Camaraderie, airmanship and uncooperative weather make for
By ANN Contributor Pat Purcell
Day 2 Update
The Marion Jayne U.S. Air Race continued across the high
country. The racers turned into comrades and competitors,
appreciative of the skills they discovered in their fellow
With the exception of two Grumman Tigers, each model airplane
was different, each pilot trying to find the tailwinds needed to
exceed their handicap. Alas, this is the week all the spare
winds seemed to gather their entire force in Florida and little was
left for us.
Being one of the slower airplanes, we'd rather everyone had a
strong tailwind because it works on the slowest, the longest. We
also had a secret weapon, which I'll reveal if you promise not to
tell. Fran Bera is one of the country's winningest racers and
she pulled past us in her Comanche. We could see the sun
glinting off her polished airplane as she pulled away, but we
continued to see her altitude selection for winds and matched her.
All's fair, right?
The Farmington to Dalhart leg introduced us to the grandeur of
the high desert Navajo country. The 10,000 foot ridges surprised us
with their lack of rough air in the early afternoon.
We flew off the edge of the ancient mountains at Angel Fire (NM)
resolved to visit that beautiful spot again one day on the ground.
The chart elevations turned from dark brown to beige, and then
green as we passed lower terrain going into Dalhart (TX).
However, sightseeing wasn't all that was going on. About
half the racers stopped at Winfield (KS), planning on better winds
the next day. The other half went on, reading the weather
differently. Patty and I continued on to Mexico City (MO).
Tomorrow will tell who was right.
Day 3 Update
All the air racers arrived by deadline in Valparaiso (IN) after
flying six legs of the 2,100 mile Marion Jayne Air Race. On
September 4 the field launches together for the final leg into the
Cleveland National Air Show.
The competition is so close that the final leg will determine
the winner. The racers have been running neck-to-neck for 1,800
miles. Many different strategies have been employed and not a
single pilot thinks he has this race in the bag.
Winners of this event will be announced and awards made on
September 4 during the Air Show. The pressure will
truly be on the front runners at this point, as they have one more
race to fly, the Cleveland 300, before the winner of the Marion
Jayne Perpetual Trophy for 2004 can be named.
On Sunday, September 5, the racers will again take to the sky
and that same day the winners will be announced and the trophies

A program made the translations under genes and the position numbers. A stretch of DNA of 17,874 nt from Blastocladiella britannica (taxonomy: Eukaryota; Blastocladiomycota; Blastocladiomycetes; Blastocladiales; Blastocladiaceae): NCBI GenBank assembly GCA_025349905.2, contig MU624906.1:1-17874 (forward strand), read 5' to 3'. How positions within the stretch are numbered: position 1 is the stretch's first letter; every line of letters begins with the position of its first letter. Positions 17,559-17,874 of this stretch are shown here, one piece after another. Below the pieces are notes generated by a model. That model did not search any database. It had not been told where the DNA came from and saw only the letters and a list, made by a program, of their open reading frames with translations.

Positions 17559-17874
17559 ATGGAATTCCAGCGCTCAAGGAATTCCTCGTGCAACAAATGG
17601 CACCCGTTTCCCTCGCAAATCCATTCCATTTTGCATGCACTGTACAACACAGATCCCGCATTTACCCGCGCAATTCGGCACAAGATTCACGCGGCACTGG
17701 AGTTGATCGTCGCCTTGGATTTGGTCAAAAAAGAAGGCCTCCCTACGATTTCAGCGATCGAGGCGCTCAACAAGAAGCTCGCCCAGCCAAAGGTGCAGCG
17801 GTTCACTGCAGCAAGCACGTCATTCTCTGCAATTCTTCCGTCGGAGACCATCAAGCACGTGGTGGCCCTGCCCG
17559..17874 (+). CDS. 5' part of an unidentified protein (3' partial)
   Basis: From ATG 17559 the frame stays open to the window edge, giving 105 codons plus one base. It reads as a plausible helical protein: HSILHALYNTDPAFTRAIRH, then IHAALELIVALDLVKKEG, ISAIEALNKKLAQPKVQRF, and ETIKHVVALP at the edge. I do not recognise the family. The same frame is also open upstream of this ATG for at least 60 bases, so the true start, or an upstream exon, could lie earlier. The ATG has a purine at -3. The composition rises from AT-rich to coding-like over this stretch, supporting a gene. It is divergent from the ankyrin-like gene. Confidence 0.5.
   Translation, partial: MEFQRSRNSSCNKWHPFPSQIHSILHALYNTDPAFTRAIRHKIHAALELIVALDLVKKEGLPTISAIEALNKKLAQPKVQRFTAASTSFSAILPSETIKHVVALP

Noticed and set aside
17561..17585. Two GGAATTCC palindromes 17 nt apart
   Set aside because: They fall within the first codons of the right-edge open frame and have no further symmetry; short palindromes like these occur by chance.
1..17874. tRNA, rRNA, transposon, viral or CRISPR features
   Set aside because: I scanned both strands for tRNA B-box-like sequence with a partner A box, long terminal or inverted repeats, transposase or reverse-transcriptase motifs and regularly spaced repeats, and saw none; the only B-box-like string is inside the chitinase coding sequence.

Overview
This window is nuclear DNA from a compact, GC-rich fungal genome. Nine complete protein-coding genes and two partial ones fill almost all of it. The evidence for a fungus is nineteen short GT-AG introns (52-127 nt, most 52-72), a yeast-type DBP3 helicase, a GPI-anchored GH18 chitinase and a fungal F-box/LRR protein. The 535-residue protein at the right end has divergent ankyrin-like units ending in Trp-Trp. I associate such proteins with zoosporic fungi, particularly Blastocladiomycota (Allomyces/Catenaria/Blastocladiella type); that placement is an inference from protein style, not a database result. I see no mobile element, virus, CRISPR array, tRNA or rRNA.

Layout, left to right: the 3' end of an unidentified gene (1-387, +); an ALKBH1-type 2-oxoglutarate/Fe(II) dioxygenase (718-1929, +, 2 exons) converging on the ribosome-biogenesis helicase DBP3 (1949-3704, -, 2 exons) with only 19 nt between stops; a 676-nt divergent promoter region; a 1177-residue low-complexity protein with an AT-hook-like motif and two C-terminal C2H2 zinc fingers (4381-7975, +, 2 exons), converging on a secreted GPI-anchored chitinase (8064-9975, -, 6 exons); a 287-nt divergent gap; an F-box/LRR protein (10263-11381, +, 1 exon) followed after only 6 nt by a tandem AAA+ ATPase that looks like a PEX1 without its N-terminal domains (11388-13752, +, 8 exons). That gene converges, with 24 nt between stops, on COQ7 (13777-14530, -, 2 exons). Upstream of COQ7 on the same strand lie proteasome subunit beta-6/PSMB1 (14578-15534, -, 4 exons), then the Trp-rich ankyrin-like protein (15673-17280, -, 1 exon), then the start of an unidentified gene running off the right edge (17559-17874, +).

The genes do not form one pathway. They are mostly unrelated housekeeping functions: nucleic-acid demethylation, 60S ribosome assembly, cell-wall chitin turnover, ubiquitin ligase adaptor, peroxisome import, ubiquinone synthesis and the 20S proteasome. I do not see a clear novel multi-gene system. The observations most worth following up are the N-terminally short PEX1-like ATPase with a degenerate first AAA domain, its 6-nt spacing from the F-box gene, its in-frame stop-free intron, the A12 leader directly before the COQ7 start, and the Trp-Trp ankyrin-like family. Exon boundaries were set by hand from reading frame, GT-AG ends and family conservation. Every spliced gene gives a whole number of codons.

presented. The air race is proud to announce that a special
trophy will be awarded by Pat Thaden Webb, daughter of Louise
Thaden. Louise won the 1929 First Women's Air Derby and the 1936
Bendix Trophy Race. Both of these races flew from California
to the Cleveland National Air Show.
Day 4 Update
Devil Badweather caught
up with us today. After three days of good flying weather across
America, our final leg became the weather challenge.
After a wakeup call at 0530, load and preflight the airplane, we
enjoyed an EAA fly-in pancake breakfast, and were ready to fly by
0700. Except for the ground fog in Valpariaso (IN), the plan
worked well. Then it went downhill.
The leg was to be a short shot to Cleveland (OH), but first we
ran into bad weather. Next, a sports team had a game scheduled at a
stadium near the Burke Lakefront Airport in Cleveland, and of
course airshows and air races cannot place small airplanes near
athletic events. More delay.
To top it off, the President chose today to visit Cleveland,
making the destination airport off-limits. All these problems were
solved for a 1400 takeoff, seven hours late and just in time for
The Valpariaso to Cleveland leg was a classic demonstration of
sportsmanship. I was proud to be among a group of pilots,
each intent upon winning the race while looking out for each
Visibility was murky, but the Baron in front relayed visibility
and small thunderstorm developments along the course. The pilots
talked to each other for safety, volunteering their distance from
Cleveland as the faster passed the slower in the less than
The only secret was altitude, for the best tailwinds were a
trade secret. It was necessary to contact Toledo approach as
we transited their airspace and the controller asked one airplane
to verify 3,500 feet altitude. The response was "affirmative, but
please don't tell my friends," the joke being that we were all on
frequency and listening. Air racing is challenging, educational and
fun among generous people of such integrity.
Next -- the race results! Stay tuned!